Ironmen: Three St. Jude dads tackle the IRONMAN 70.3 Memphis to honor their kids

When they met at St. Jude Children’s Research Hospital, these patient dads developed a bond that would carry them through years, and across miles at IRONMAN 70.3 Memphis.

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St. Jude Children’s Research Hospital — Memphis Ironman Tim Sparer Chris Corbett Chris Frunzi.

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They crossed the finish line the same way they traveled their St. Jude journeys — together.

Brothers in arms.

Dads who have experienced the worst of times and endured them by leaning on each other.

Tim Sparer. Chris Corbett. Chris Frunzi.

Dads to Sierra, Calvin and Jackson and Bennett.

They met at St. Jude Children’s Research Hospital while their kids were in treatment. Long, stressful days that would test any parent.

On the first Saturday of October, these dads tested their mettle once again, competing in the St. Jude IRONMAN 70.3 here in Memphis.

They collected their medals, but finishing times aren’t important. What matters is they finished together, just the way they’ve comforted and advised and encouraged each other for years.

Tim Sparer, Chris Corbett, and Chris Frunzi

Tim Sparer, Chris Frunzi and Chris Corbett

That Saturday was about their kids.

Sierra was diagnosed with medulloblastoma just before her 16th birthday. Now a student at Georgia Tech, she named her brain tumor “Gertrude” and used humor to cope. She’s back in treatment for recurring tumors but continues with her studies.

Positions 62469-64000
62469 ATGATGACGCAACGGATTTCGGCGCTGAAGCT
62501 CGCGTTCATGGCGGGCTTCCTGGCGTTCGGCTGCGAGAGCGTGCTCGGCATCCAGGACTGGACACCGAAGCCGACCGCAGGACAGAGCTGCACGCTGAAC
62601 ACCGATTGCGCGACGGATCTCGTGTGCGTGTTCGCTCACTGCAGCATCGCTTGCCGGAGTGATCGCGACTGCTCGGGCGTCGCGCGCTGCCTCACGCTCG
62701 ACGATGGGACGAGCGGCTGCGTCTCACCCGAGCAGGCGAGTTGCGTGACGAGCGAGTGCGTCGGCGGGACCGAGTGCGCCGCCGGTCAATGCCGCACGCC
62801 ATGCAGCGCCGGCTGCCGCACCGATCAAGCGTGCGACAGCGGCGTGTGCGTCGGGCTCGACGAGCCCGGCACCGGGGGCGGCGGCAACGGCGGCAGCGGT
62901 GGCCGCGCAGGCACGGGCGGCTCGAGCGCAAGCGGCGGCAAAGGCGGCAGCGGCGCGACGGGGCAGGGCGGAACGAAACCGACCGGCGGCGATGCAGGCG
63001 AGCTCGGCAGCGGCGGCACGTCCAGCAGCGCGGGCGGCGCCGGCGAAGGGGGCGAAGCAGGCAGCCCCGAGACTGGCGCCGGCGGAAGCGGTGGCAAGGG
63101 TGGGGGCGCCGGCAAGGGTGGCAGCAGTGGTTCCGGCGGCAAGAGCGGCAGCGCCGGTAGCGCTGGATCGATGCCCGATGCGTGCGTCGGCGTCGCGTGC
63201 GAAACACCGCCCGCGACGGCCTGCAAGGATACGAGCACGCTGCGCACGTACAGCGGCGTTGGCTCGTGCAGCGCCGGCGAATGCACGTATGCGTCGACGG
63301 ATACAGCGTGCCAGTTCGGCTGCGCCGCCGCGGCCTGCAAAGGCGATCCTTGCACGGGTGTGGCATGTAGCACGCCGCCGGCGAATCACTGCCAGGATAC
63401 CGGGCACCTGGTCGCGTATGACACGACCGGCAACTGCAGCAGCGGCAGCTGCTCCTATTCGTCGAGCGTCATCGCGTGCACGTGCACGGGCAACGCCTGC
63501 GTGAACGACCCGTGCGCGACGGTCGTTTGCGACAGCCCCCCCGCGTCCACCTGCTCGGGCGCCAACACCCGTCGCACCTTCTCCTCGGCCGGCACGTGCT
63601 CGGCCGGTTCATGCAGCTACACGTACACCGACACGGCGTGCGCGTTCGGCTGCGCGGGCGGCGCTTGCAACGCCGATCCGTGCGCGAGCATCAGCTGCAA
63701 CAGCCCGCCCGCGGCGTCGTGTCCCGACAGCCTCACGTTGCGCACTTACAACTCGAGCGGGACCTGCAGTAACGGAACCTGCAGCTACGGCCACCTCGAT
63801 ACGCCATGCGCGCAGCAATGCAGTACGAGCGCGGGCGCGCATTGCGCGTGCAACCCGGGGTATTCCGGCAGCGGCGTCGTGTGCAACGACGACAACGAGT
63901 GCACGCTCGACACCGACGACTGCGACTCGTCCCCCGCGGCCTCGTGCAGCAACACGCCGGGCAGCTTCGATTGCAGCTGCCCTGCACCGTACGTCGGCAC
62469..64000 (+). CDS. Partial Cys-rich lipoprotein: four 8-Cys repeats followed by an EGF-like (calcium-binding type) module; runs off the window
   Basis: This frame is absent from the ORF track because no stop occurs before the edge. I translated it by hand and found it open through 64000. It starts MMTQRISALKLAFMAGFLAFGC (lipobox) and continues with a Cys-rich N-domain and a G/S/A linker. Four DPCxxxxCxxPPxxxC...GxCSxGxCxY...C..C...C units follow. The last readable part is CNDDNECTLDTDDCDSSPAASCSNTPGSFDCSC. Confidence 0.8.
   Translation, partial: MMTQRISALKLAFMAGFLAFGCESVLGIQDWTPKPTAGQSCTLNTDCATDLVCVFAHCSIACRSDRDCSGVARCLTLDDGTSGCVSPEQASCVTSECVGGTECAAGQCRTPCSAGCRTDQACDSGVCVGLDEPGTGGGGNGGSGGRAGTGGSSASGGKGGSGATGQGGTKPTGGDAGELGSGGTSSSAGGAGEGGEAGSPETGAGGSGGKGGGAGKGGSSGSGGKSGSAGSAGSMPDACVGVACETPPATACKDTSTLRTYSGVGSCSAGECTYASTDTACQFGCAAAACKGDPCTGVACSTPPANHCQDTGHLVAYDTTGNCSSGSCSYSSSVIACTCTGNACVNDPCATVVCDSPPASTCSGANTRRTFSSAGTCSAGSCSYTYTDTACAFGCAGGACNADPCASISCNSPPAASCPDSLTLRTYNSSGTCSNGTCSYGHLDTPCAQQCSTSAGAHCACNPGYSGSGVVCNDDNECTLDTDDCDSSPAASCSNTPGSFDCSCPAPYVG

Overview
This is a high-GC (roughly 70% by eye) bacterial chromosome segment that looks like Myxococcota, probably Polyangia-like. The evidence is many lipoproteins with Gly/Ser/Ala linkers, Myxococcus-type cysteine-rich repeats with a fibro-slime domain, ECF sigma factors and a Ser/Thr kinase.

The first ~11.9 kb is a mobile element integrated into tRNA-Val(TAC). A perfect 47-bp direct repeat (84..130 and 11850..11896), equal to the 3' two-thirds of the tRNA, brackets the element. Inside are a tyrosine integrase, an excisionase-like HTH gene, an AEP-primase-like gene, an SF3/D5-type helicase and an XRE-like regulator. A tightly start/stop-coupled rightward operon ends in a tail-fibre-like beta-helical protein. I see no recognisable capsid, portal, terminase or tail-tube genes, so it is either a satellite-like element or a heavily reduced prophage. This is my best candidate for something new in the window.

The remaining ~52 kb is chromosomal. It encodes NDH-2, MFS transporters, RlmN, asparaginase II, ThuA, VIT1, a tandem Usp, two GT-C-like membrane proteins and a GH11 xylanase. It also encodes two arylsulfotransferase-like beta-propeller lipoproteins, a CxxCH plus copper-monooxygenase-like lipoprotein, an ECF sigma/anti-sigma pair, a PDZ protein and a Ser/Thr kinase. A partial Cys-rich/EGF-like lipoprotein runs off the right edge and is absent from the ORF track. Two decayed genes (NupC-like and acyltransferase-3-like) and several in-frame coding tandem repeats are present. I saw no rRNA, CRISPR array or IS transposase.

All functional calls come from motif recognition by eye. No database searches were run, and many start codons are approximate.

Calvin, diagnosed with rhabdomyosarcoma, a cancer of the soft tissue, is quick-witted and he, too, likes a good joke almost as much as he enjoys Nebraska football.

Jackson likes to draw. “Most of the kids go for the superheroes, and he goes for the villains,” Frunzi says. He was diagnosed with acute lymphoblastic leukemia and, later, acute myeloid leukemia.

Bennett, Jackson’s brother, passed away last year. He was treated at St. Jude for medulloblastoma. His dad trained for IRONMAN as a way to relieve stress. He competed last week as a way to honor his boys.

“This little triathlon is nothing compared to what he’s (Jackson) been through,” Frunzi said. “And it’s a good way to honor Bennett and his fight and what he went through.”

Most of us won’t ever train for a 1.2-mile swim, 56-mile bike ride and 13.1-mile run. Then again, most of us will never hear those four devastating words: Your child has cancer.

These dads heard them. Their friendships are built around them. Having met in the direst of circumstances, they found strength and comfort together. They pushed each other. They cheered. They cried together.

Last Saturday, they finished a race. But their journeys continue as their kids remain in treatment, learn to navigate potential lifelong health issues and return to St. Jude for regular check-ups.

We may not all train and participate in events like IRONMAN or in the upcoming St. Jude Memphis Marathon Weekend in December, but we can all commit today to doing all we can in support of this mission, so parents know St. Jude means hope.

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